under 162 - extremely short
162-168 - very short
168-174 - short
174-180 - average
180-186 - above average or moderately tall
186-192 - tall
192-196 - very tall
above 196 - extremely tall


Heritability of adult body height: a comparative study of twin cohorts in eight countries.

Silventoinen K, Sammalisto S, Perola M, Boomsma DI, Cornes BK, Davis C, Dunkel L, De Lange M, Harris JR, Hjelmborg JV, Luciano M, Martin NG, Mortensen J, Nistico L, Pedersen NL, Skytthe A, Spector TD, Stazi MA, Willemsen G, Kaprio J.

Department of Public Health, University of Helsinki, Finland.

A major component of variation in body height is due to genetic differences, but environmental factors have a substantial contributory effect. In this study we aimed to analyse whether the genetic architecture of body height varies between affluent western societies. We analysed twin data from eight countries comprising 30,111 complete twin pairs by using the univariate genetic model of the Mx statistical package. Body height and zygosity were self-reported in seven populations and measured directly in one population. We found that there was substantial variation in mean body height between countries; body height was least in Italy (177 cm in men and 163 cm in women) and greatest in the Netherlands (184 cm and 171 cm, respectively). In men there was no corresponding variation in heritability of body height, heritability estimates ranging from 0.87 to 0.93 in populations under an additive genes/unique environment (AE) model. Among women the heritability estimates were generally lower than among men with greater variation between countries, ranging from 0.68 to 0.84 when an additive genes/shared environment/unique environment (ACE) model was used. In four populations where an AE model fit equally well or better, heritability ranged from 0.89 to 0.93. This difference between the sexes was mainly due to the effect of the shared environmental component of variance, which appears to be more important among women than among men in our study populations. Our results indicate that, in general, there are only minor differences in the genetic architecture of height between affluent Caucasian populations, especially among men.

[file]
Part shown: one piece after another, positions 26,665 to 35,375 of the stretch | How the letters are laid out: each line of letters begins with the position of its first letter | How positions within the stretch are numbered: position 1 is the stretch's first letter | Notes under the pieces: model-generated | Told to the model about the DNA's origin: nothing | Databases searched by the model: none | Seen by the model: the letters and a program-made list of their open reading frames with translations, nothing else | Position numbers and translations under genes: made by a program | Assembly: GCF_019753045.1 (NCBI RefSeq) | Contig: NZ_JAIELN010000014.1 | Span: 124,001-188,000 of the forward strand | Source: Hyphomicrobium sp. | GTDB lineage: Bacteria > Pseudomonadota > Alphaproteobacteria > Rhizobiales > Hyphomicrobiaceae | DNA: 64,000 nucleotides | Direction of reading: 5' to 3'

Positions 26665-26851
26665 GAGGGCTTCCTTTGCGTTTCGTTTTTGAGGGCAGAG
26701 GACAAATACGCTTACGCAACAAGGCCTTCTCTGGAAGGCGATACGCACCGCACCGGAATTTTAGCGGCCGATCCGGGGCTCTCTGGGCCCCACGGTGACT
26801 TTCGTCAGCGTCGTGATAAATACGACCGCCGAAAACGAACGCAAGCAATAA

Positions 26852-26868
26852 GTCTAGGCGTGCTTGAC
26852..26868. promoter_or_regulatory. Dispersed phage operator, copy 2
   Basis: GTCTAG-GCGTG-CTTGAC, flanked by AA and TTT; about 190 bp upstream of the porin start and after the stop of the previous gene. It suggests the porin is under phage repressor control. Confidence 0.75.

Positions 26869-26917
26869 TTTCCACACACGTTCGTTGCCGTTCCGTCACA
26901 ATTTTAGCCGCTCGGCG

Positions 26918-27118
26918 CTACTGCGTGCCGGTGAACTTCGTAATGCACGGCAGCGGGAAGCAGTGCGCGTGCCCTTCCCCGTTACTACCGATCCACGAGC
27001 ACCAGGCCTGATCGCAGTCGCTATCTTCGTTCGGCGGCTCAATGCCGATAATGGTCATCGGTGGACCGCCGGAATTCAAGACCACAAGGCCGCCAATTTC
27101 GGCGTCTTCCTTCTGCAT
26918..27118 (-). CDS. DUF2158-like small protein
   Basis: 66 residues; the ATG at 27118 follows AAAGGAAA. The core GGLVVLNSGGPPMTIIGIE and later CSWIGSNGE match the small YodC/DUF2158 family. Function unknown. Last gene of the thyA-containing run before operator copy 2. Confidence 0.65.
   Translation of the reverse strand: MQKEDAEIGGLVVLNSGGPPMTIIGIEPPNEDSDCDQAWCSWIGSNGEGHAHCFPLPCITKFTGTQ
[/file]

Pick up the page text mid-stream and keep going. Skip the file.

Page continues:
Huzar
Friday, September 9th, 2005, 12:09 PM
I think you will find the perception below in most of Northern Europe. The average height for Dutch males is 184 cm. That is an exception in Northern Europe. The Dutch have grown taller during the last decades whereas Scandinavians have not increased as much.

under 162 - extremely short
162-168 - very short
168-174 - short
174-180 - average
180-186 - above average or moderately tall
186-192 - tall
192-196 - very tall
above 196 - extremely tall


.


Excellent, Glen :thumbup ;

Your "estimations" on the perception of height, are just what i'm interested in:) . I find your data realistic for northern-europe.
To be sincere, i'm not very interested in traditional statistics etc., on this thread. Statistic can be misleading or even wrongs, ( in the worst case). here i'm interested in the "human" perspective of the thing.

Rhydderch
Friday, September 9th, 2005, 01:07 PM
I think Australian men average about 5ft. 10; when my father and grandfather grew up, six feet was considered tall. Nowadays it's tallish I suppose (i.e above average), but at about 6ft. 1 I can often almost feel short:D Around my area there are lots of fellows my age who tower over me, and many of them are quite well proportioned (sometimes even bulky) too.

I suppose I'd consider anything under 5ft. 8 to be short, and there are some surprisingly short people around, one doesn't always notice it, particularly if they have a heavier build. But I have seen a few men who I think would probably be no more than five feet; these are noticeable.